#4 - MOONLIGHT BECOMES YOU
Shawn remembered how it used to be. How Wade’s skin felt beneath his fingers. The softness of his love’s honey-toned flesh. Could pinpoint the moment his world, as he knew it, ceased to exist.
November 17, 2011.
Wade had made Shawn promise that, if they ever got separated, or if one of them was infected; they would move on, they wouldn’t try to find each other. They would remember how it used to be.
November 17, 2011 was when Shawn woke up and Wade was gone. They’d been traveling under the cover of daylight, as stupid as that may sound. But they were safe in the daylight. At least that’s what they’d thought.
They’d been living in Austin for three years when the first wave of the virus hit. Of course, the Government had tried to put a lid on it. Tried to make the country, the world, believe it wasn’t as bad as some panic-merchants were saying. What a big fat lie that had been. One more lie in a sea of lies. But then, Shawn had told his own. He’d promised he wouldn’t look for Wade. As if that was a promise he could ever keep. Wade was the very air that he breathed. Every beat of his heart an echo of Wade’s name.
So here he was, finally, staring into those beautiful green eyes once more. Eyes he thought he would never gaze into again. It had taken two years, but he was face to face with the love he could never leave behind.
“You promised not to look for me,” Wade’s voice was low and rich and rumbled from deep in his chest. His gaze raked over Shawn’s face, traveling down his body.
Shawn shook his head, but no words left his lips. The communication link always amazed him. How those infected with the virus could communicate with the mind instead of using speech. “I had my fingers crossed. You’d have done the same.”
“I know.” Wade yearned to reach out and grab Shawn to him, hold him in his arms, kiss the tiredness, the pain, the heartbreak from his blue eyes. But it was too late for that now. “You’ve made quite a name for yourself. Your work has not gone unnoticed.”
“You know me, if a job’s worth doing.” Shawn’s lips lifted in a weird imitation of a smile. “I missed you.”
Wade’s face lit up in the darkness. “Me too.”
“Was it that girl, from the abandoned diner?” Shawn’s gaze never left Wade’s although in his peripheral vision he could see the others moving closer.
“Yeah, she was gone by morning and then I started to notice the changes a few days later. The usual signs. She was obviously further along than we thought.”
“Is that why you were gone when I woke up that last morning?” Shawn ached to brush back the dark hair that fell across Wade’s forehead as he nodded. Of course, it was longer now. But Shawn liked it long, had liked to run his fingers through it and remembered the way it had slid like silk across his skin. “You didn’t say goodbye.”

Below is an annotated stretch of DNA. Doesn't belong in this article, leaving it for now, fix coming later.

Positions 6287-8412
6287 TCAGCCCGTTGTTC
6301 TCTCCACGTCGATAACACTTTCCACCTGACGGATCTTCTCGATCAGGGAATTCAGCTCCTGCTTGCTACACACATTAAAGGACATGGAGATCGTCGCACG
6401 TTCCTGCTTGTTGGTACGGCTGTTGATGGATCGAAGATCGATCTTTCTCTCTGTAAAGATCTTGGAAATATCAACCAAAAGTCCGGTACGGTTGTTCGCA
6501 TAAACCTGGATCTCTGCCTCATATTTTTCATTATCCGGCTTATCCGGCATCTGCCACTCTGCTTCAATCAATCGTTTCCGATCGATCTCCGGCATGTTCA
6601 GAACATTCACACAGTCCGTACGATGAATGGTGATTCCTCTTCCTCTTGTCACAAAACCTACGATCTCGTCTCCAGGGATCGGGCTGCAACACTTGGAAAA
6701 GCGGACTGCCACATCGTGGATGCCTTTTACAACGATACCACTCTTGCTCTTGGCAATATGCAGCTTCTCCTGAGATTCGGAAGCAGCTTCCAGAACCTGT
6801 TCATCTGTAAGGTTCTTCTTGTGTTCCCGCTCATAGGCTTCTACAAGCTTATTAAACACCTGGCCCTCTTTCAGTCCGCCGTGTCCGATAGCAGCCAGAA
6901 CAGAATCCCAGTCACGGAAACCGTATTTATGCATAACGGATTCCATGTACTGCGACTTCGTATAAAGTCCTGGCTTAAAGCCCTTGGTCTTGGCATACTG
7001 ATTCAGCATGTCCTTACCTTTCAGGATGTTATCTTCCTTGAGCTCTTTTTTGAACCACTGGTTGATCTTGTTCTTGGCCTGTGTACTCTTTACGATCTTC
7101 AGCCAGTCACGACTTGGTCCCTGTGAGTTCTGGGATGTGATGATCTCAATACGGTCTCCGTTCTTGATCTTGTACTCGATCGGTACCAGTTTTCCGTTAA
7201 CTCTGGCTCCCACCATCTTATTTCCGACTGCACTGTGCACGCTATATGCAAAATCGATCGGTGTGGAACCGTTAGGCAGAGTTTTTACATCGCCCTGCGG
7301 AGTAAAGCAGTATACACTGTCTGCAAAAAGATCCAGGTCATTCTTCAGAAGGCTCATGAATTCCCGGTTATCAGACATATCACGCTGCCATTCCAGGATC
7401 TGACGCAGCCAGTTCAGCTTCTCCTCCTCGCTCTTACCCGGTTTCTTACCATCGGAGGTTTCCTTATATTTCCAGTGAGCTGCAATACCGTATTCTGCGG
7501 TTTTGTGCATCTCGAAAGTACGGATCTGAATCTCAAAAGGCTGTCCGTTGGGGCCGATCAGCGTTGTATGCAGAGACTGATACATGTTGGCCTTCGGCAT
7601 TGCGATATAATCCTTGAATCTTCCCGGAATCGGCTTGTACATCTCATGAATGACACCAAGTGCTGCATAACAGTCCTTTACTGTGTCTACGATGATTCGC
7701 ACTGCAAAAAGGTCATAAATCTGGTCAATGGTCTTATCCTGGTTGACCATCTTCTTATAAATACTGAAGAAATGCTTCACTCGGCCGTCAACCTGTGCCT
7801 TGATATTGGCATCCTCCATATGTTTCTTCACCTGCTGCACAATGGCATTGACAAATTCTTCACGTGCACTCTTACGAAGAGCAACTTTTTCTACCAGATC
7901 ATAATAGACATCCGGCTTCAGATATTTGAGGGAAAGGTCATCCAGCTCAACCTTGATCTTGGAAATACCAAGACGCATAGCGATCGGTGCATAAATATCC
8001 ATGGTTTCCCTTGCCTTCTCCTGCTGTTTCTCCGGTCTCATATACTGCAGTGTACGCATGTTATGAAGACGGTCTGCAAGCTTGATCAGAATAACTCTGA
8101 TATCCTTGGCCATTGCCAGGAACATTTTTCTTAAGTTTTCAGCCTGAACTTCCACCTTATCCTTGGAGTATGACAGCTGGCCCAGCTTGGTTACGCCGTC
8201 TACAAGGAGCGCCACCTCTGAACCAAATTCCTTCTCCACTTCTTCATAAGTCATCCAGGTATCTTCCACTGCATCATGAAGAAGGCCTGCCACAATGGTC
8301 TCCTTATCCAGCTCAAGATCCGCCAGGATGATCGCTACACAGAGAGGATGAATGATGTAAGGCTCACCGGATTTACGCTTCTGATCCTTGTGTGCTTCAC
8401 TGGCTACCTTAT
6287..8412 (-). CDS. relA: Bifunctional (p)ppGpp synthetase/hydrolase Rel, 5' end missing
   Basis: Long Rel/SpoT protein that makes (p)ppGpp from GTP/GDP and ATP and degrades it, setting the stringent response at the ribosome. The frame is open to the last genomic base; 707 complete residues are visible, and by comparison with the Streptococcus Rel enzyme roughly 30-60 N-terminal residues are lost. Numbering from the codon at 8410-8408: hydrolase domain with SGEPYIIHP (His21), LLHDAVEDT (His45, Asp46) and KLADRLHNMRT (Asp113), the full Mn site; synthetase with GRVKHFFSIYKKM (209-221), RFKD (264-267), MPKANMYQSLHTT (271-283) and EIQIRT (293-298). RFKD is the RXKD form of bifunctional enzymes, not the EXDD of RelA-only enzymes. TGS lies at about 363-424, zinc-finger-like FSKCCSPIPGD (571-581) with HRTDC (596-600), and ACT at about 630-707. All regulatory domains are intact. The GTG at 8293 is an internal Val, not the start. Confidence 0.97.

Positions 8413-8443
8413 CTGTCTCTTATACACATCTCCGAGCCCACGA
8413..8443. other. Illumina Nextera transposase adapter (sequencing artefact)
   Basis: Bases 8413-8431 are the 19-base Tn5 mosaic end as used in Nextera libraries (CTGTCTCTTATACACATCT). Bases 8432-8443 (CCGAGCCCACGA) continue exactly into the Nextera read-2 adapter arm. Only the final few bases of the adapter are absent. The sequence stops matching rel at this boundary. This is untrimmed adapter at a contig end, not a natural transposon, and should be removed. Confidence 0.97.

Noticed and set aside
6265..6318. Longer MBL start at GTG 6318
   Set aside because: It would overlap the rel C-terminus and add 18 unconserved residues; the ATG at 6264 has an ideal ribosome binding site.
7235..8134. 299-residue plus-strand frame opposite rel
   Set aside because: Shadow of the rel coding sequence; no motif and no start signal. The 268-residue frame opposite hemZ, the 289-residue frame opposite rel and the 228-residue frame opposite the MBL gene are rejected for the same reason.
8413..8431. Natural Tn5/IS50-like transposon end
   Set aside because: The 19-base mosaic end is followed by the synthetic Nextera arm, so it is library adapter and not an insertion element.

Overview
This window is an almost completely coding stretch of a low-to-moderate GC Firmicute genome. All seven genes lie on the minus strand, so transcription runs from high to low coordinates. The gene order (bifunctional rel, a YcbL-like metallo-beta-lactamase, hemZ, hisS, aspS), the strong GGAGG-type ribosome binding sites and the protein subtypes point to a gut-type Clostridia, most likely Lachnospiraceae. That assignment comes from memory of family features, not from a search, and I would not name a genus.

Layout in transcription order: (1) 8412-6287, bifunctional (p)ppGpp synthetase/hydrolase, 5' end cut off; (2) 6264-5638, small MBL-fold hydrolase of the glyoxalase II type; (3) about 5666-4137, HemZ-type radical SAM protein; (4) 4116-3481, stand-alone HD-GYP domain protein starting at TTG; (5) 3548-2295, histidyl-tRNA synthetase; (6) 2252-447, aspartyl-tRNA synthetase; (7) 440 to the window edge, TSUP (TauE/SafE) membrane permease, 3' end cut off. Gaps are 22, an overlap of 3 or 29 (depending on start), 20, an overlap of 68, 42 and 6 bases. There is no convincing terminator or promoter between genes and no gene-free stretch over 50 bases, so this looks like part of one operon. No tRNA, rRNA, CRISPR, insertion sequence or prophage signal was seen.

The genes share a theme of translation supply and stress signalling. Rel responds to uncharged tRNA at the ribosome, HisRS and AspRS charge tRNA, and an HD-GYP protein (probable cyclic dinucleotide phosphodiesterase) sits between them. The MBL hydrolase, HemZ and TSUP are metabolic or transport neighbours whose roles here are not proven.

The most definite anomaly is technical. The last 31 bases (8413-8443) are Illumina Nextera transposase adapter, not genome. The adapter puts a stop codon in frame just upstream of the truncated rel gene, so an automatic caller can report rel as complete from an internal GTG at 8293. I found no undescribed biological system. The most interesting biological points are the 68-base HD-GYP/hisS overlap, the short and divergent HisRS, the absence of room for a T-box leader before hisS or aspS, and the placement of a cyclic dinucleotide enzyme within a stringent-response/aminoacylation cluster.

“Baby, we’d said it a hundred times before. But when it came down to that last time, when it was for real— I just couldn’t do it.” Wade’s eyes glistened as the moon rose from behind a cloud and he looked up at the shining white orb hanging in the night sky. “So—I guess this is it.” His gaze fell to Shawn’s once more.
“I guess so.” Shawn shifted his weight as he took a step back in preparation. “Do you ever wonder where we’d be if this stupid virus hadn’t escaped into general population?”
“We’d be where we belong. Together.” Wade responded softly, his gaze staring deep into Shawn’s eyes. Eyes that he remembered filled with laughter, filled with love, the green so bright that it blinded Wade to everything but him.
“I love you.” Shawn said, his voice cracking and his green eyes incandescent in the light of the moon.
“And I love you.”
It was over in the blink of an eye. Everything was simultaneous. A terrifying growl, followed by a single gunshot. Silver bullets—at least the fairytales had been right about that one. They’d been right about precious little else.
“Are you okay?”
He heard the concern in the woman’s voice as she holstered her gun, not that she’d needed it. He’d fired the shot himself. When her hand dropped onto his shoulder, he looked up at her from his position on the floor, legs splayed wide, the huge wolf’s head in his lap. “There’ll be others. He was their pack leader.”
“I know,” he whispered, his voice raw in the quiet night air. “Keep watch. I’d like a few moments alone with my husband.”
“Of course, sir,” she murmured, moving away and herding the others in their team into a semi-circle around him, their guns drawn, their trigger fingers poised.
He stroked his hand through the wolf’s pelt. It felt soft beneath his fingers, soft and thick—the same sandy blond as it had been… before. His fingers trailed gently down the velvety snout and fanned around the now glassy green eyes.
Eyes still so bright that they blinded Wade to everything but him.